In this case, however, plaintiff fails to provide facts showing sufficient involvement of more than one officer that would justify holding the City liable. Plaintiff does state that there were multiple officers on scene and that they failed to intervene. Plaintiff, however, fails to provide facts that would demonstrate that officers engaged in a concerted action with the aim of violating his civil rights that is in any way similar to the conduct at issue in Kibbe, Bordanaro or Webster. The mere fact that other officers were in the vicinity, without facts showing active participation in the misconduct, is insufficient to state a plausible claim of municipal liability.

Plaintiff additionally argues that it is not the concerted action of multiple officers that justifies imputing liability to the City but rather the fact that so many officers failed to intervene while witnessing the alleged instance of excessive force and unlawful arrest. Plaintiff thus suggests that the inaction of the officers in the current case is analogous to the concert of action by officers found in the other cases and, therefore, the existence of a custom should similarly be inferred and liability thereby imputed to the City.

Again, and unlike the instant case, the officers’ conduct in Kibbe, Bordanaro and Webster was so egregious that even a layperson would have been aware that it violated the victims’ civil and constitutional rights. In this case, however, the arresting officer’s conduct is not so obviously improper. Even if later found to be unconstitutional, it is not such a flagrant violation that it would allow an inference of improper custom simply because witnessing officers did not intervene on plaintiff’s behalf.

Even if plaintiff provided facts sufficient to overcome dismissal with regard to the existence of a policy, plaintiff must still demonstrate the requisite causal connection between that policy and his injury. Where, as here, “the policy itself does not violate federal law,” but is instead a custom that “gives rise to subsequent conduct of subordinate employees that violates plaintiff’s rights,” significantly more is needed to show sufficient causal connection between the municipal conduct and “the deprivation of federally-protected rights.”

To prove causation, plaintiff must show that the City’s conduct amounted to a “deliberate indifference” to the constitutional rights of those persons that police would encounter.

Essentially, what is needed to prove the causal element under the deliberate indifference standard is a showing that a municipality had: (1) knowledge of an obvious risk to the constitutional rights of persons police would come in contact with; and (2) that there was a conscious failure to act despite the obvious risk. A pattern of constitutional violations coupled with a failure on the part of a municipality to properly respond (either with appropriate training and supervision, or through disciplinary action) could permit the inference of the requisite knowledge and corresponding inaction needed to satisfy the deliberate indifference element.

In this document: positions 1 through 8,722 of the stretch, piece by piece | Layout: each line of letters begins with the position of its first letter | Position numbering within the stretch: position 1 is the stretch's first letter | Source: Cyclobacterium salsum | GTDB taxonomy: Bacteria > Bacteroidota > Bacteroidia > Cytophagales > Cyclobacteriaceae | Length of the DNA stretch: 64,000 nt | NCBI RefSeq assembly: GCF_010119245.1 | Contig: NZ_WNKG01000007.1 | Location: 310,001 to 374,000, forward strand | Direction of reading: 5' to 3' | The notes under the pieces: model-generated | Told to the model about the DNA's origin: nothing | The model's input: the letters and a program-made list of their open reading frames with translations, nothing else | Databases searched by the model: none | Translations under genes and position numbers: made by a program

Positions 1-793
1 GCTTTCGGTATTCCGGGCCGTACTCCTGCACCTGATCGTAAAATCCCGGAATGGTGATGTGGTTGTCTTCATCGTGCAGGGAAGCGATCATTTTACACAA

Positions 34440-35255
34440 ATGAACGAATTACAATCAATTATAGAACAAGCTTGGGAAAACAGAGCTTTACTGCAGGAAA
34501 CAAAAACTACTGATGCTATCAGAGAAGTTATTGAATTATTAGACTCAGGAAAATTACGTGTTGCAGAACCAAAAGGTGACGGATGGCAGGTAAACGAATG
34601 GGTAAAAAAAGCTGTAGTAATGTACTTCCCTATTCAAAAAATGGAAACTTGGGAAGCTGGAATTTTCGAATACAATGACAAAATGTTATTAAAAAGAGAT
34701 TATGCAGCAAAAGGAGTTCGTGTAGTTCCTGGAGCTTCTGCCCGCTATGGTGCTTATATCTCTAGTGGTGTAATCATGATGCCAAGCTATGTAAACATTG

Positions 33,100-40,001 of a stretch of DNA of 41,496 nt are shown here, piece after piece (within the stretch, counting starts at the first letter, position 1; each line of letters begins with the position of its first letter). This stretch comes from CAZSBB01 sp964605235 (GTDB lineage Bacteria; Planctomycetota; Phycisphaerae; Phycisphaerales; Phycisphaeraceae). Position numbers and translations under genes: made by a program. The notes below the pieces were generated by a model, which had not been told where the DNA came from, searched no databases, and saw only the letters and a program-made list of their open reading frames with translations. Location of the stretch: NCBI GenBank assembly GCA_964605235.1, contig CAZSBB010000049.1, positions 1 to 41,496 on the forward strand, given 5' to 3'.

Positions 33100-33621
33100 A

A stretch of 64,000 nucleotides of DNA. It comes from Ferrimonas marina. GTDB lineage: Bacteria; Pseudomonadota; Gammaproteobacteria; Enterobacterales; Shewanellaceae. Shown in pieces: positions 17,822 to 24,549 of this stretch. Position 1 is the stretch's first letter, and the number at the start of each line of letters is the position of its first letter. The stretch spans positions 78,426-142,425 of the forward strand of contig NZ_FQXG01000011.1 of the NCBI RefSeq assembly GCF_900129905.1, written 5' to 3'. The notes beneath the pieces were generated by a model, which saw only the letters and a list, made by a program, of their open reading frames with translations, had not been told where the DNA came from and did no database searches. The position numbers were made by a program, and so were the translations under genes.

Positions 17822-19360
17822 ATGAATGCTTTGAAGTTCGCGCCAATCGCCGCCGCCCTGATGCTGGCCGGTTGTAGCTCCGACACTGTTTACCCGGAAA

Plaintiff, however, points to no pattern of constitutional violations or to any other fact that would allow for the inference that the City had the requisite knowledge of an obvious risk to the constitutional rights of its citizens. Furthermore, even if knowledge of an obvious risk could be inferred, plaintiff fails to point to any fact (other than the bald assertion that the City failed to train, supervise, and discipline officers) evidencing that the City disregarded that risk and therefore caused his injury. “[C]onsiderably more proof than the single incident will be necessary in every case to establish both the requisite fault on the part of the municipality, and the causal connection between the `policy’ and the constitutional deprivation.” While plaintiff states the grounds by which a municipality may theoretically be held liable pursuant to section 1983, he fails to provide even a modicum of fact that would make it plausible that the City would be held liable in this case.

For the foregoing reasons, the City’s motion to dismiss Count II is ALLOWED. In the event discovery uncovers sufficient facts to establish municipal liability or plaintiff currently possesses such facts, plaintiff may seek leave to amend the complaint.

 

About Attorney John J. MacLaughlan

John MacLaughlan is Massachusetts licensed attorney as well as a Boston police officer. John is currently assigned to the Youth Violence Strike Force (Gang Unit). He is a graduate of the Massachusetts School of Law with a concentration in Labor Law. He holds a Master’s Degree in Criminal Justice from the University of Massachusetts at Lowell as well as a Bachelors Degree in Political Science from the University of Massachusetts at Amherst. John has taught Defensive Tactics, Firearms, Use of Force, Applied Patrol Procedures, and Police Response to Active Shooters to sworn police officers and police academy recruits. Prior to becoming a Boston Police Officer, John served for 9 years as a police officer in Lowell, where he was a member of the Police Dive Team and Patrol Rifle Team.